CJ Taylor,  Salt (diptych) ,  2013, pigment print on acrylic glass facemount, courtesy of the artist

CJ Taylor, Salt (diptych) , 2013, pigment print on acrylic glass facemount, courtesy of the artist

The Colonel & the Toad
Collapsable time, narrative uncertainty and the recolonising mind

by CJ Taylor

 

One day a kangaroo jumped out from behind a tree and under the wheel of my vehicle.

Time sped up.

It was on this early morning, with the low-lying cloud and mist enveloping the landscape that the roo and I met for the first and last time. I stopped the vehicle up the road, got out leaving the door open and walked back to the animal.

Time slowed down.

Its back legs were shattered. There was nothing to be done. Time skipped a beat. Not having a firearm with me I phoned the local police who are tasked with euthanasia duties. An officer duly arrived; we spoke, made a plan and approached. A firearm in the equation meant I stayed two paces behind.

 Time stretched then paused.

 

THE COLONEL: One day I'm going to tell you what happened but not now. One day I'm going to tell everyone what happened but again, not now. This isn’t the time or the place.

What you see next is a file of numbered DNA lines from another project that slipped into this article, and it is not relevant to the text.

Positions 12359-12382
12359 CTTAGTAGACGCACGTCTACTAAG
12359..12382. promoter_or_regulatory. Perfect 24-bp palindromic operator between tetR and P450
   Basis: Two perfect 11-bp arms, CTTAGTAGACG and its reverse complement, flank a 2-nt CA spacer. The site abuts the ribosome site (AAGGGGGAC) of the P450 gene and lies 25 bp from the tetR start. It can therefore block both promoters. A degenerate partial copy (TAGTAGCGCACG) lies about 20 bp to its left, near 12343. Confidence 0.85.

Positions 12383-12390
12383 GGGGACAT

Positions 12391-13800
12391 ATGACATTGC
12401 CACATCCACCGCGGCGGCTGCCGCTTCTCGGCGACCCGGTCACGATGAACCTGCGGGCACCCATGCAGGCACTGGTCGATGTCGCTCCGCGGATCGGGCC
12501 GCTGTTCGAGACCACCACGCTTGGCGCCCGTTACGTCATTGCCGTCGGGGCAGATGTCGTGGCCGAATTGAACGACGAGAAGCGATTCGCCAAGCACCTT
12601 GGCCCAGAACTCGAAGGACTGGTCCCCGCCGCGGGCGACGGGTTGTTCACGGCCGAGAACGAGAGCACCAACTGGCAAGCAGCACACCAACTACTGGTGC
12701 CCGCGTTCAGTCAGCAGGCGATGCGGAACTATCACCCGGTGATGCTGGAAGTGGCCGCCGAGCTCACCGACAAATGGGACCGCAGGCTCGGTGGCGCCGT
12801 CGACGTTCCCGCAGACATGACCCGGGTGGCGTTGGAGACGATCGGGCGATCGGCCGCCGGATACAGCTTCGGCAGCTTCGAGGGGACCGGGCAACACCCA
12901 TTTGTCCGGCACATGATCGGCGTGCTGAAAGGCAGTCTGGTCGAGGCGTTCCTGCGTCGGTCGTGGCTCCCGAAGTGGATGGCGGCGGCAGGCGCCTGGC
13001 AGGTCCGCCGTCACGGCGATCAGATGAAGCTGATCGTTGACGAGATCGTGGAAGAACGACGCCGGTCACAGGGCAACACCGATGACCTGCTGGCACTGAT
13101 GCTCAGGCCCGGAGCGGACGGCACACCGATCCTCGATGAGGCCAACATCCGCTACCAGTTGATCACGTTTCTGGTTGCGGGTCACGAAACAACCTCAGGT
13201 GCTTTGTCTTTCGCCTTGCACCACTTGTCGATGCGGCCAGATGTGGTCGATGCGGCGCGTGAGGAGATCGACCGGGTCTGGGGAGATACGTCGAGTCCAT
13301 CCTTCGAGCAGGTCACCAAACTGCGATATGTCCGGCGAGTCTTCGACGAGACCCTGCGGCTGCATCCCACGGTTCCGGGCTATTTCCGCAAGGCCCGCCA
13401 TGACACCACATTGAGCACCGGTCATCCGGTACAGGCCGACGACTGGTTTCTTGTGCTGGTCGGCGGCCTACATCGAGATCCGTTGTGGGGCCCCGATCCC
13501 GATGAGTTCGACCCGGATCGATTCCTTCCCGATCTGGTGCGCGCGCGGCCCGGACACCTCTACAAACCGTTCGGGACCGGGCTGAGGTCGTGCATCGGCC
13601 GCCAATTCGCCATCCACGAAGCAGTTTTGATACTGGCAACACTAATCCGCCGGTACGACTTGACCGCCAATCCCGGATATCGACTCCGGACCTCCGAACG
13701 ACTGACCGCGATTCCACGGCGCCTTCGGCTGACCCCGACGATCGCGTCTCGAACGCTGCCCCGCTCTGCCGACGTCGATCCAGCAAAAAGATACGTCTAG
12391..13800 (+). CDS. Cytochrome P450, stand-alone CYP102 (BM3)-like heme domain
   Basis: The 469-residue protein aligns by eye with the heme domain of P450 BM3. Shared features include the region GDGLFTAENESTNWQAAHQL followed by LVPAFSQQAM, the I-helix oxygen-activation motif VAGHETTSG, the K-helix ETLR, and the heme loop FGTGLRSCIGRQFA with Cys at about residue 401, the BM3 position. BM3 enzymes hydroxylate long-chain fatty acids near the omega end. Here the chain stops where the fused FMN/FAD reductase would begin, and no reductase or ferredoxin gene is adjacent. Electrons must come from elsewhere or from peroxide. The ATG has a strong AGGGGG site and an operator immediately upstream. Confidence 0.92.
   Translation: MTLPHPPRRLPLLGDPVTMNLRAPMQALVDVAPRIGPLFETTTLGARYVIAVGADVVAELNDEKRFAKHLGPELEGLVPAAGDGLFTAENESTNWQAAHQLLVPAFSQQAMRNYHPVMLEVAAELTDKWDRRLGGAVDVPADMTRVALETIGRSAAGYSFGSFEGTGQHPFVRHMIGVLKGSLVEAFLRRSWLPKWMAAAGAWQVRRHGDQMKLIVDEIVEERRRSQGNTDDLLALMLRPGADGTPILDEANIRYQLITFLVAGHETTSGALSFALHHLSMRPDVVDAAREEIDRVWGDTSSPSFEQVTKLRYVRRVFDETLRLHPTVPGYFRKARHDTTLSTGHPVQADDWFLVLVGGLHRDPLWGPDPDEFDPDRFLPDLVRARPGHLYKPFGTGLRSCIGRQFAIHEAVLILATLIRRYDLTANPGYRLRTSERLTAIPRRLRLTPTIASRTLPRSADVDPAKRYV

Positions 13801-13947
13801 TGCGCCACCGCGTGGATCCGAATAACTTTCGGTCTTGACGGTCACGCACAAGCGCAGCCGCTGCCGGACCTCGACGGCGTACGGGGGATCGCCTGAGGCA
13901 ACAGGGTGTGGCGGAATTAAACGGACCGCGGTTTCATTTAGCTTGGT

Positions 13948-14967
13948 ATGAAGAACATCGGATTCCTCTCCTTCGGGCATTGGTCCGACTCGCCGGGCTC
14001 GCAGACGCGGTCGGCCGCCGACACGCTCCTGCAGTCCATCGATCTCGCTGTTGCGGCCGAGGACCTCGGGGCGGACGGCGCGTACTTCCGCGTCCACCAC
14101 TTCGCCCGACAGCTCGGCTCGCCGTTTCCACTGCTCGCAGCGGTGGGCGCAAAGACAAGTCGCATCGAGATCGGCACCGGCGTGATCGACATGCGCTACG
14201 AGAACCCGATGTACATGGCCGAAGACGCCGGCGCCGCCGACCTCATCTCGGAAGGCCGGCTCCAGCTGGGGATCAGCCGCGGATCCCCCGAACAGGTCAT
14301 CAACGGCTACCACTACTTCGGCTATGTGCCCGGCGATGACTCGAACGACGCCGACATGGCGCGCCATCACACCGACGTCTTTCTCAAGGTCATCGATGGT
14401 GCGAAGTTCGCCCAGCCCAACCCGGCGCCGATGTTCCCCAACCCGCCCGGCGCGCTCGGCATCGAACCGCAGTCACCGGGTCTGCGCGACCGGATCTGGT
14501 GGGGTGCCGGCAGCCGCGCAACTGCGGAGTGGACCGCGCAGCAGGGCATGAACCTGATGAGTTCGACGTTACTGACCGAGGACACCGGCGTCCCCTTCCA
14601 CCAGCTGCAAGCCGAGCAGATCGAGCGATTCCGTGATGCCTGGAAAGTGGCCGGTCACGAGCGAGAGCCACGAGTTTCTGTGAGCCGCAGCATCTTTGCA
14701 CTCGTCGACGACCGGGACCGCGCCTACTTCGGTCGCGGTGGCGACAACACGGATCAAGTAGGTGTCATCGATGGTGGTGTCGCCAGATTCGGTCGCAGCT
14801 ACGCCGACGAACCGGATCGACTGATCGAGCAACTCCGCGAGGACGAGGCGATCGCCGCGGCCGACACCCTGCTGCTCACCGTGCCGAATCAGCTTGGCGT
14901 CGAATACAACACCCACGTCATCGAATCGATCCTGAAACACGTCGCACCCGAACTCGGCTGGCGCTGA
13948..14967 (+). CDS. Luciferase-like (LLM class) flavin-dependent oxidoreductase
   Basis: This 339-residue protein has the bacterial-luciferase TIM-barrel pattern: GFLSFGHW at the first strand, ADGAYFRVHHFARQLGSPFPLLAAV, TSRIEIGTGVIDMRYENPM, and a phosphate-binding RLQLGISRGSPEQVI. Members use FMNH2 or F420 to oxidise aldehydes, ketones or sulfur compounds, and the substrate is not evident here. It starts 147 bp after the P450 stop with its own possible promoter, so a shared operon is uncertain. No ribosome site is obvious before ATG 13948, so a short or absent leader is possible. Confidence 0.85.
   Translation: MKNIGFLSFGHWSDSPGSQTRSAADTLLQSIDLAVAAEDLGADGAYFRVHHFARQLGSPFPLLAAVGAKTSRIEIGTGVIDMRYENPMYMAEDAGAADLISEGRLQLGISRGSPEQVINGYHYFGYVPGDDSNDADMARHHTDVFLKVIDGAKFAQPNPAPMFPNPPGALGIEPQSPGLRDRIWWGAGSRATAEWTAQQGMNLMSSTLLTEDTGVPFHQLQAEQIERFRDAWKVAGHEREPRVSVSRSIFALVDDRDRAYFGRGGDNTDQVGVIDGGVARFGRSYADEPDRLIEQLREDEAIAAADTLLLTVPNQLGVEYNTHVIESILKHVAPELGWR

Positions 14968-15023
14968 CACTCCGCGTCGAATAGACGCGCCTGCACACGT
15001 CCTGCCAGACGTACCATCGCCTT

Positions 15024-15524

I think…I think I'd like to leave it for a while- at least until they leave. They've been here for a while now and I don't think they're going to go away. I might be wrong but that's the feeling I have.

(sotto voce) What I mean is they're going to have to be…removed. They're going to have to be removed by someone bigger than you. Someone much bigger than you.

(he raises his voice somewhat nervously)

Someone…well someone like me.  Aww fuck it, I'll tell you who they fucking are…

BANG!

 

I live in rural South Australia. My home occupies the outer border of a space where the city butts up against the country often resulting in an irreconcilable clash. It is an overlapping state where the natural meets the man-made, is inherently dysfunctional and always will be. At the risk of being melodramatic to me it’s like a war zone without a war. It’s quite a violent place in an oddly quiet way. You need to be respectfully cautious to navigate each day.